Skyscanner keeps employees engaged with bespoke benefits package


Leading global travel search site Skyscanner has found a number of ways to keep its employees at the heart of its strategy; ensuring they remain engaged and happy as well as reflecting its business objectives.

The organisation has made significant changes to its flexible benefits package and launched Your World in 2017. Throughout the year, Skyscanner championed its wellbeing benefits; launching an employee assistance programme (EAP), which included a global discount to Headspace, as well as introducing quiet rooms and allowing employees to take part in a mindfulness course via its internal university. Skyscanner also introduced Maker Time Wednesday, a weekly date where no meetings are allowed to be scheduled. 

Julia Clement, head of reward, says: “We wanted to introduce an easy way of bringing mindfulness to our employees and help them live their lives in a way they can relate to.”

As well as a healthy mind, the physical health of employees is also taken care of with complimentary fresh and dried fruit, vegetables, hummus and popcorn. The organisation also has quirky running machine desks, massage chairs and regular on-site yoga classes.

Skyscanner’s aim is to offer benefits that make employees feel that they are being looked after and listened to.

Thinking outside the standard benefits box

As well as focusing on employees’ health and wellbeing, Skyscanner has introduced benefits that are of mutual benefit to both the growth of the organisation and the personal development of its employees, take for example its hack days. The hack days allow employees to work on projects that are not necessarily what they are tasked to do on a day to day basis.  

“It allows employees to work and test a new idea to see if it would work and a lot of the business is based on test and fail,” explains Clement. “It might take us into a different direction than we thought it would. Our thinking is that we’re travellers ourselves, making products for fellow travellers. We’re always thinking about what travellers’ problems we can solve, so an example of a hack day might be a group coming together to brainstorm this and ‘hack’ smaller product feature ideas. The outcome is then shared with the business and experimented upon.”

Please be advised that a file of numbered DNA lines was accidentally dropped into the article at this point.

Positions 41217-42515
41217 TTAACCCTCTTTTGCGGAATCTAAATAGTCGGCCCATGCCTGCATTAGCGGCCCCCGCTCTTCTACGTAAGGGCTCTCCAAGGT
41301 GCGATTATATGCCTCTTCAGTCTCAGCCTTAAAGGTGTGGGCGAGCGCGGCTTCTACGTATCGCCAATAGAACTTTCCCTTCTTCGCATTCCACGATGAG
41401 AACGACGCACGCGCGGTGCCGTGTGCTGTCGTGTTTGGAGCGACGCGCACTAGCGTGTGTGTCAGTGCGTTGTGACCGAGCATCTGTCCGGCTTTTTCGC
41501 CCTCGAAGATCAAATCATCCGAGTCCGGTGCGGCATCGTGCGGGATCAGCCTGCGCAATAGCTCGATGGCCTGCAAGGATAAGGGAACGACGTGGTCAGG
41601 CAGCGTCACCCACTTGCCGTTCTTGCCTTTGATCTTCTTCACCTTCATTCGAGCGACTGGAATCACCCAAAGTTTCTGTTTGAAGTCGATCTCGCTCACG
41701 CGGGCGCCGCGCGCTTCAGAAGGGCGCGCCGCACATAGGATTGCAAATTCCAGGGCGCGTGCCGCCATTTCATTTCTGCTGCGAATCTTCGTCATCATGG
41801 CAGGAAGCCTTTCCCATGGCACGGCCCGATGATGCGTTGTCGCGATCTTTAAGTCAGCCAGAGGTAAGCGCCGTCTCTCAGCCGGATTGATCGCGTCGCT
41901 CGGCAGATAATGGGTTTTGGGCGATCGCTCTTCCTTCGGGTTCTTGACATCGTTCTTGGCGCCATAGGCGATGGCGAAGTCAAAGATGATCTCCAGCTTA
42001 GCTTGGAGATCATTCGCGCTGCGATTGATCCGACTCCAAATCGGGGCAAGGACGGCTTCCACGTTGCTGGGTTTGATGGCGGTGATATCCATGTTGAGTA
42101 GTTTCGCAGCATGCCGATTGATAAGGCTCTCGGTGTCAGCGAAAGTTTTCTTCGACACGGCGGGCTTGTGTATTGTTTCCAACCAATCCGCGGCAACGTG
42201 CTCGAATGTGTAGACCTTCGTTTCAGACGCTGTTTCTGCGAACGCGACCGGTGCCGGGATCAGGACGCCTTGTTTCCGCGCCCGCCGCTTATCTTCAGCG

One of its head turning benefits has to be its Discover China incentive. Employees can get a reimbursement, up to a limit, for a trip to China if they come back with a great product idea. Applications were accepted in 2017 with the view of employees travelling in 2018. So far 20 employees have visited the country coming back with product suggestions, and some of the ideas are being treated as viable options.

“The ideas from a product point of view are fascinating and useful,” says Clement. “We have a leap of faith assumption in the business that a lot of emerging technology is being used in China or in Asia. It’s where a lot of the apps we find are from so we gave everyone in the organisation an opportunity to take a trip if they wanted to and receive money off a ticket to China, on the basis that they come back with a product idea.”

However, pushing the boundaries of benefits and offering incentives such as Discover China is not without its challenges. The organisation encourages employees to be vocal and takes on board great ideas, however insurance companies are not quite as welcoming and can be resistance in insuring some activities, explains Clement. “We try and actively find benefits that are ‘out there’ in the market, as you can imagine with our age, demographic and nationalities they want to do different things. We listen to everybody but not everything our employees want to do is possible.”

Although there is a travel-based theme around a number of its benefits, Skyscanner also actively encourages its employees to utilise their skills to help others closer to home. Its charity days, where employees can take off “One Day” to give back to charity, is an exercise in getting employees to utilise their technical skills and give back to the local community by offering their time to charitable organisations. 

Uniting its workforce

Another way that employees can take advantage of travel is by temporarily basing themselves at one of Skyscanner’s 10 offices around the world. As well as London, Glasgow and Edinburgh, it also has offices in Barcelona, Beijing, Budapest, Miami, Singapore, Shenzhen and Sofia. Borne out of a suggestion by an employee, who voiced the opinion that it would great if they could work at any of the locations around the world, the organisation has set up a multi-office benefit for all of its employees. Annually, they can now work 30 days at another Skyscanner location.